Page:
Congress’s Track Record at Creating Insurance Not Good

One of the most contentious issues in the health care reform debate is whether or not Congress should create a public plan option. Yet, analysis of CMS data found that when Congress created a standard prescription drug plan through Medicare Part D, only one senior in ten actually purchased the standard plan. The other 90% preferred a different plan design. This illustrates the likelihood that Congress would create and empower a government-run health plan that is not in line with people's choices.

Comments (6)

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  1. Tom H. says:

    Devon, good point.

  2. Ken says:

    More people ought to know about the success of competition in the Part D program.

  3. Ron Greiner says:

    With or without a public plan these health care reforms will make the burden of taxes and premiums skyrocket.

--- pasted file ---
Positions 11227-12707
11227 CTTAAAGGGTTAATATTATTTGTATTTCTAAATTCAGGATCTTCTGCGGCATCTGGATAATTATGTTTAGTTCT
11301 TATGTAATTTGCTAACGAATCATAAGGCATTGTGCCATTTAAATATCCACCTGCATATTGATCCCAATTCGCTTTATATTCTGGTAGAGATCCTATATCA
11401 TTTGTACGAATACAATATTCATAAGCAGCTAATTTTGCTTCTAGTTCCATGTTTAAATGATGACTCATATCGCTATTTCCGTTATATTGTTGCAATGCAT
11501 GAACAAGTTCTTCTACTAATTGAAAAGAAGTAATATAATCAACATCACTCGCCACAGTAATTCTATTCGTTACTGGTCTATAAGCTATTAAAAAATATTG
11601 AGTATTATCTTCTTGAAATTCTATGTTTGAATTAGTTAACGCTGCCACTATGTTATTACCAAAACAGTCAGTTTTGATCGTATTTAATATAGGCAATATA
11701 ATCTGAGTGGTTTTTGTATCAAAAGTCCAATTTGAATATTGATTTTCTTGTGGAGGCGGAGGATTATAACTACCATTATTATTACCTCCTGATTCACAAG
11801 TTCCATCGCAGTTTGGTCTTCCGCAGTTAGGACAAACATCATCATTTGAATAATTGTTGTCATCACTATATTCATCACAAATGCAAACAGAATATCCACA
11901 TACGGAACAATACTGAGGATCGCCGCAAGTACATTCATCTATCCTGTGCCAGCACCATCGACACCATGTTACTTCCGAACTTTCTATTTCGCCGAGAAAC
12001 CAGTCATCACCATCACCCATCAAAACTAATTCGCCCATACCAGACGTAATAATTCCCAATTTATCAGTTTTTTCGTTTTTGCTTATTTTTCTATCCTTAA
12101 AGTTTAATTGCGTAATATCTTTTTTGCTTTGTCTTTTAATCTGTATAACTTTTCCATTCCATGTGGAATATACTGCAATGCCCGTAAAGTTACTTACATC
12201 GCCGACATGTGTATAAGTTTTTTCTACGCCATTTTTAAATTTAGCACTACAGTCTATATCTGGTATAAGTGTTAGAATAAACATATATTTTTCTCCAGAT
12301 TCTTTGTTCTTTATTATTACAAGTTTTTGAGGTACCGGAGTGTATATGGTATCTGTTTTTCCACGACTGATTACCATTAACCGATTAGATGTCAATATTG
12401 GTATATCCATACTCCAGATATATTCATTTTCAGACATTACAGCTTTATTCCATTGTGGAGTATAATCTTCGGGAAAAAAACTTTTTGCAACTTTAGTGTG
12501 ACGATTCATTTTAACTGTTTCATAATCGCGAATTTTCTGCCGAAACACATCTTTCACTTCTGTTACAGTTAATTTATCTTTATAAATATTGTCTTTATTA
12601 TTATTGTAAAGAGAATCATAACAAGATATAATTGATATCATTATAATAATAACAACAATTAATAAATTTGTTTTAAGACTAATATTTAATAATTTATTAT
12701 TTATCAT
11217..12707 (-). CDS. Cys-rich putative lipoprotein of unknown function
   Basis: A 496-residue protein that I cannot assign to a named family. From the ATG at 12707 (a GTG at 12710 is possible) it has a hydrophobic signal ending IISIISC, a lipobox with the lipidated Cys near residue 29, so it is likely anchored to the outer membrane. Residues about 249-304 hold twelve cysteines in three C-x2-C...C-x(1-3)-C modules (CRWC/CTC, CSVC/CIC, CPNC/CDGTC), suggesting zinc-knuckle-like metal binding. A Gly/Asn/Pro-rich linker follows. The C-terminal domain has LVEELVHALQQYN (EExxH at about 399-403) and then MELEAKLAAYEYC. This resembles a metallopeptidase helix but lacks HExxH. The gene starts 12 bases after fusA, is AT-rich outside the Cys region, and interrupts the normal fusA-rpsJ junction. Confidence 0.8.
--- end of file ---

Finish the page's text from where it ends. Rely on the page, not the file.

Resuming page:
When MSAs were signed into law in just 8 weeks we had produced the first enrollment. The government could never be so lightning fast.

    Everybody can keep their choice of plans except Obama has the crosshairs on low cost medically underwritten portable health insurance. So sign up quick before your best option is no longer available.

  4. Bart says:

    I guess what bugs me the most is the lack of a logical train of thought leading toward such extreme measures as a public option. One could probably make any system work if it were necessary to have such a system, but why is this one necessary? What social need requires a public plan as a solution?

  5. mike connolly says:

    The conclusion offered in this post is terribly misleading. In 2006 the first year of the Part D implementation only 10% of the offered plans fit the definition of a standard plan(Source: Kaiser Foundation). This is still true today. The remaining 90% were classified as “actuarially equivalent” plans, which is a smoke & mirrors method of making a complex plan created by the pharmaceutical industry even more obscure and difficult to understand.
    Please remember that the pharmaceutical industry was the lobbying group that crafted this confusing piece of legislation.

  6. Walter says:

    A public option is necessary because it makes a certain number of people dependent on the government and promises to pull more people in as time goes on. The “social need” is the need of politicians to stay in power.